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Jerez MotoGP Results

Today’s race in Jerez featured both overwhelming happiness for one rider (Ducati’s Jack Miller) and great disappointment for another (Yamaha’s Fabio Quartararo). After taking the lead in the first few laps, Quartararo built a good gap to Miller in second place and appeared ready to cruise to his third victory of the year.

Instead, Quartararo began to experience severe arm pump in his right arm at the halfway point of the race. His pace quickly slowed and he slid all the way back to 13th position at the checkered flag. Miller took the win for Ducati ahead of his teammate Pecco Bagnaia in second and Franco Morbidelli (Yamaha) in third.

Here is a quote from Fabio Quartararo issued by Yamaha after the race: “The arm pump problem was clear today. For more or less 10 laps I could hold Jack Miller at bay by one second, but then I suddenly had no more feeling in my right arm. We were in a great position to win here. I could have even gone a bit faster. Our strong point of riding on the used tyre was finally not necessary, because I didn’t have any power left in my arm. I will take my time today to think over the situation and try to make the best decision about how to deal with arm pump as soon as possible. My home Grand Prix is coming up next, and I want to be fit there, that’s important to me. I know that the bike works well there and that I will perform well. I want to solve this problem as fast as possible, but in the best way.

Marc Marquez (Honda) was allowed to ride and race today despite displaying concussion symptoms after his big crash yesterday in FP3. You can see a statement from Marquez in a GPOne article here. In part, Marquez said the following about his condition immediately following the crash: “I went to the circuit hospital, they checked everything and I felt okay at that moment. Then I went to my motorhome but when I arrived there and sat down for ten minutes, I started to lose my head and not know exactly where I was. Immediately I called the doctor and told him I had this feeling and he told me we had to check in the hospital.”

Obviously, Marquez was cleared to race and did race. He even walked away from another heavy crash in warm-up this morning. In the race, he came home in 9th position.

Bagnaia takes a two point lead over Quartararo in the championship after four races. The riders race next in France in two weeks. For full results of today’s race, take a look here. You can find additional details on the MotoGP site.


  1. Provologna says:

    Whom else caught the pre-race chatter where they mentioned a race in which Mick Doohan won with an 18S gap while a recent MotoGP race ended with the top 19 riders in the same gap? When Fabio’s arm pump appeared he had a 1.5S gap, described as a yuge lead.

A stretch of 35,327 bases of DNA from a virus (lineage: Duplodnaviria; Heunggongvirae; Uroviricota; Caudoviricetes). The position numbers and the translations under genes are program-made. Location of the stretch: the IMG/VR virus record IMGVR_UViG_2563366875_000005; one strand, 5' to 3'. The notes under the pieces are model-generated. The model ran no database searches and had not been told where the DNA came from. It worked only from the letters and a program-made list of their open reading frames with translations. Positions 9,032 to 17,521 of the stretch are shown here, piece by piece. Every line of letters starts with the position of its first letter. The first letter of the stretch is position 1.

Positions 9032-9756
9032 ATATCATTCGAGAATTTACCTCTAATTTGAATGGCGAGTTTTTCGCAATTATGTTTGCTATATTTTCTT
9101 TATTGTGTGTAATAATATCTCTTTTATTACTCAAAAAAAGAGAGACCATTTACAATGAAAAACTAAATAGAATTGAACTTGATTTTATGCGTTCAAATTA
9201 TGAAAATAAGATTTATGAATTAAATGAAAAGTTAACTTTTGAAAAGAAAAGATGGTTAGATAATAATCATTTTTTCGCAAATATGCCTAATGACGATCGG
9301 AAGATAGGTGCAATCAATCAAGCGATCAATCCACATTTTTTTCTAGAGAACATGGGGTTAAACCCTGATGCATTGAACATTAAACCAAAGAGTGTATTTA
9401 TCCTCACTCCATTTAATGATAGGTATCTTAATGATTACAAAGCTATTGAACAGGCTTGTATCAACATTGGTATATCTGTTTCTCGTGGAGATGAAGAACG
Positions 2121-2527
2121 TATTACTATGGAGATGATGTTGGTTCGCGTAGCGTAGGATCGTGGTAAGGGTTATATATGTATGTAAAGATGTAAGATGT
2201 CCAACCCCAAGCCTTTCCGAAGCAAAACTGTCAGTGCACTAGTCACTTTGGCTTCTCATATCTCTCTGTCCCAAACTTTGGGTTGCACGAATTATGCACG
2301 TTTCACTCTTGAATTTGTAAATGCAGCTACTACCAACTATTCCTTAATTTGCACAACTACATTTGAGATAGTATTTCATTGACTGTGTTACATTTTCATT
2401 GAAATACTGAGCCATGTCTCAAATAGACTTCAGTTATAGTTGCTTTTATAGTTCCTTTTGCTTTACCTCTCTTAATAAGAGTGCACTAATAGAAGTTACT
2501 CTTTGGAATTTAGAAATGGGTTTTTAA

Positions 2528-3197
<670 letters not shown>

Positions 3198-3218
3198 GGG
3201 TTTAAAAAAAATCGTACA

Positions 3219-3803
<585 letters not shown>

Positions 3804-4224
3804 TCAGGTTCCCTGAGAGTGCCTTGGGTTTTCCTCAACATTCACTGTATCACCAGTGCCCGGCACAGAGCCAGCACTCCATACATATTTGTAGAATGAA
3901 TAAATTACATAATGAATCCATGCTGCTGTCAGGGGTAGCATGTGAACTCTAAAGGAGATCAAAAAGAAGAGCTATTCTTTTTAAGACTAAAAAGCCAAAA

Can someone ‘splain how they released MM93 to race one day after entering the concussion protocol? That practice accident looked like Marc’s bike hit him; there’s no such thing as minor contact at speed with a 325# projectile. Who’s more nuts? MM93 for climbing right back on the horse or the medical staff for releasing him? That said, the guy’s a freak of nature! Finished 8th or 9th after what he’s been through in the past year! Insane! Balls’o titanium and anyone who denies it now is blind, crazy, or both.

    My last MotoGP race attended was several years ago @ COTA. Moto3 is a novelty, then a big step up in speed to Moto2 (CBR600 motors at that time,) then the MotoGP grid fills; the jump from 2 to GP is like pit bulls to prehistoric raptors that haven’t eaten in days. The sound alone is just nuts. (You ain’t lived till you stood 50′ from the start line of MotoGP.)

    I am dying to hear the actual measured-with-radar speed difference at the apex of any given turn between Moto3, Moto2 and MotoGP. I presume even 20 feet past the apex the GP bike is eating the smaller bikes alive, but curious of the actual exact speed differences say from 20’ IFO the apex right to the apex.

  2. Burtg says:

    I feel so bad for Fabio.

    A person’s body can literally just break down like that with arm pump. I liken it to the time I was running around the lake 15 years ago and suddenly I experienced this excruciating pain all up and down the outside of my right leg.

    It hurt so bad that my leg didn’t want to bend. It was almost like my knee locked up. I limped home.

    Found out from the doctor that I had IT Band syndrome, a common problem among runners. It can hit you out of nowhere and nearly paralyze you with pain. It was a long journey trying to overcome ITBS.

    That’s the closest I can get to understanding how much Fabio suffered out there Sunday.

    Praying for his speedy recovery. He’s fast and definitely deserves to get wins. He’s proven himself.

    • ScotocS says:

      I wonder if ITBS is similar to shin splints. I had shin splints that lasted, somewhat off and on, for 2 to 3 years. Made me feel like an old man in my late 20s.

      • Mick says:

        Shin splints are nasty. I got them in boot camp running all over the place in navy boondockers. It was two or three years for me too.

        It’s kind of silly having people run around in those things.

  3. hh says: